That’s an incredible projection for a relatively new, grassroots event. But there’s something about bringing locally owned food trucks and street food vendors together in a giant parking lot in the middle of town that’s lit up this city.
For the first Eat the Street on Kapiolani Boulevard, the Twitter buzz was strong, and more than 1,200 people came. This time — with 26 food vendors and more spacious digs in a four-acre, Kamehameha Schools-owned parking lot — the buzz for Eat the Street is extending well beyond the socially networked set. We’re thinking hundreds of new folks will join the Twitterati and foodies who braved 90-minute lines at January’s event.
Friends of mine, who aren’t on Twitter and aren’t among the typical crowd you see at big events, are coming. And longtime food truck owners, who also don’t Twitter and weren’t part of the last Eat the Street, say they signed up for Friday’s rally at the urging of their customers. There’s talk on Twitter of trying for a Super Swarm Badge on Foursquare, requiring 250 people to check in. And there’s the Eat the Street blog I posted on Monday — basically just a straightforward event listing — which now has about 400 Facebook “likes,” a record for any Nonstop Honolulu content.
What is it about this food truck rally, the brainchild of Streetgrindz.com’s Poni Askew, that’s stirring so much excitement?
First, the event evolves around food, and that alone will inspire crowds. But it’s also a new type of eating event, with food trucks of all genres lining a big parking lot to serve everything from lobster bisque to gourmet cupcakes to Asian-style tacos to Southern fried chicken. Even with such gourmet offerings, just about everything is under $10, which essentially means it’s a free cheap eats festival that appeals to all palates. In this economy, that’s a huge draw.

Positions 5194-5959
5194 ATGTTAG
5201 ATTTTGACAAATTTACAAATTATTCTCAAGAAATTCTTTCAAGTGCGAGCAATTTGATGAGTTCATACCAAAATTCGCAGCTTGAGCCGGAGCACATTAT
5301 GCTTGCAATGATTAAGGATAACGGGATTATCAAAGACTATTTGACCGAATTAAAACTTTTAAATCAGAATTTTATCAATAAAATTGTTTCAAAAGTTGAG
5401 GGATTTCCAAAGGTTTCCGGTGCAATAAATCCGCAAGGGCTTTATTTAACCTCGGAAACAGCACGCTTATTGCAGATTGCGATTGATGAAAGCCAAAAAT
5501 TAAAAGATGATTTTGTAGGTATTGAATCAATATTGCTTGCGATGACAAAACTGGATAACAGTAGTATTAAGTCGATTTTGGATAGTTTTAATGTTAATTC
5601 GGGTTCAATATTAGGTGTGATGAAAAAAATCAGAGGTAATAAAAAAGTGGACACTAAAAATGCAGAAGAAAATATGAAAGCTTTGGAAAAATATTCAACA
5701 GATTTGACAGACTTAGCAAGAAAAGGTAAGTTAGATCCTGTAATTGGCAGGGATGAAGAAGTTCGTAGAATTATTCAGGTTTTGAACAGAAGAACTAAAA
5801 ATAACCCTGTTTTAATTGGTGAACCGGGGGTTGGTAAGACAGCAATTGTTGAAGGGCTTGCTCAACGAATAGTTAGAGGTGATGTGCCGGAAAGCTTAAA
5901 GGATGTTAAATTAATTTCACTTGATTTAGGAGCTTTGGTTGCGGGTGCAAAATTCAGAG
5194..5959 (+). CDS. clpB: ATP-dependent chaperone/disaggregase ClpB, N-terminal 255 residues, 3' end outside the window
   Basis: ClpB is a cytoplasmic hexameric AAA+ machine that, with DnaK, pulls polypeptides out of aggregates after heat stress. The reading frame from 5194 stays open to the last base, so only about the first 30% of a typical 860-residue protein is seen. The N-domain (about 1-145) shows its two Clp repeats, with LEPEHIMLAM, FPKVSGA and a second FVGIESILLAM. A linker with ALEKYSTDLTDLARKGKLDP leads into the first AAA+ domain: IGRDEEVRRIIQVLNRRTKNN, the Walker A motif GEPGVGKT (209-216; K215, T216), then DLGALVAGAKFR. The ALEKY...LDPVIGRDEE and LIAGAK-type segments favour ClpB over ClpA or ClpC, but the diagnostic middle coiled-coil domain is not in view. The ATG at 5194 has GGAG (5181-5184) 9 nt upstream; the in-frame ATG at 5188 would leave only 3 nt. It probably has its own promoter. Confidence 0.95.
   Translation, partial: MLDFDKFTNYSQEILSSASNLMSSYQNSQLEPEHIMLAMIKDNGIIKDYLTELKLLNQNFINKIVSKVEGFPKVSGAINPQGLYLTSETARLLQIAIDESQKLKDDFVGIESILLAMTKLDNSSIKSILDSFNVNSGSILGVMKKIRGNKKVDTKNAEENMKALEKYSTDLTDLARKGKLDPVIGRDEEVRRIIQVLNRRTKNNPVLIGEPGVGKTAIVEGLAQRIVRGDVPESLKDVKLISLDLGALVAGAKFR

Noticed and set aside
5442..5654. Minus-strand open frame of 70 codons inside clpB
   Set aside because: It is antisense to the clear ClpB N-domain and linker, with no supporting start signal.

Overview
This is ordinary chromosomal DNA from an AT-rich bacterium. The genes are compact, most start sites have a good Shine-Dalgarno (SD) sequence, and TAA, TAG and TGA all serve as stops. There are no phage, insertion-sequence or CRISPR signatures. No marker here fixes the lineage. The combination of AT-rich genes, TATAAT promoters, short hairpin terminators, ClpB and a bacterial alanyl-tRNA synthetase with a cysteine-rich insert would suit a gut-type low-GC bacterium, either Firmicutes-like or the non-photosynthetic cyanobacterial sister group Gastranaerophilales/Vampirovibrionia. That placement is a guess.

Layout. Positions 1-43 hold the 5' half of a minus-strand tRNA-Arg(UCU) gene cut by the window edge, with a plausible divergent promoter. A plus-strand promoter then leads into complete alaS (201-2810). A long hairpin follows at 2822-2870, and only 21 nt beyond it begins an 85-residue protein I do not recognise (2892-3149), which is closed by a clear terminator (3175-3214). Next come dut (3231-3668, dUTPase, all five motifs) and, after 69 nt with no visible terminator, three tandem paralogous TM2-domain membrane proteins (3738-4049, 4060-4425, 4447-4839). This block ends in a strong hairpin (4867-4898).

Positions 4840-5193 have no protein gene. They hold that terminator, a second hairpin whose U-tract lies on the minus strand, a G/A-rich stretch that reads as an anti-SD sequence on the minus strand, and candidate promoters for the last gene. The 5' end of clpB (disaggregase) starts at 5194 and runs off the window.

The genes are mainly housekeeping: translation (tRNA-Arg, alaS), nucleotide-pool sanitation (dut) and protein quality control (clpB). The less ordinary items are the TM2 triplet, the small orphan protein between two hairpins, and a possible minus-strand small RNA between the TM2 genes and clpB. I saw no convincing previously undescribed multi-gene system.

It’s also fun and trendy. Food truck rallies are huge on the Mainland, so now Hawaii can get in on the action too.
People in Honolulu also love streetfests and outdoor events. With weather like we have, there’s no need to explain why.
And aside from the prospect of a huge turnout, this is a non-intimidating event. The whole family can come. It’s taking place at a reasonable hour (5-9 p.m.). You won’t feel out of place if you’re not a twentysomething or thirtysomething go-out person. And you don’t have to dress up to be seen. (We’ll all have taco sauce and cupcake crumbs spilled on our shirts by the end of the night.)
Finally, the media push has been big. KITV agreed to be the TV news partner for the event and has been running daily segments on its morning show with truck owners showing off their eats. And here on Nonstop Honolulu, as the promotional partner for this event, we’ve been running lots of preview content in our special Eat the Street section.
So anyway, we’re hoping for a warm, clear evening on Friday. And if so, hopefully you’ll join us and the hundreds of other eating enthusiasts out there for what could be a really memorable night.
Eat the Street Kaka’ako
555 South St. (at Halekauwila St.)
KITV is providing exclusive coverage of some of the food trucks participating in Friday’s Eat the Street Kaka’ako. Monday morning’s segment featured Pei Chen and Eliza Hall of Fairy Cakes Hawaii talking about their homemade cupcakes, brownies and Whoopee pies, a dessert that they say is so good, it makes people scream, “Whoopee!” KITV anchor Mahealani Richardson and reporter Yasmin Dar tasted the treats, along with Nonstop Honolulu’s own John Garcia.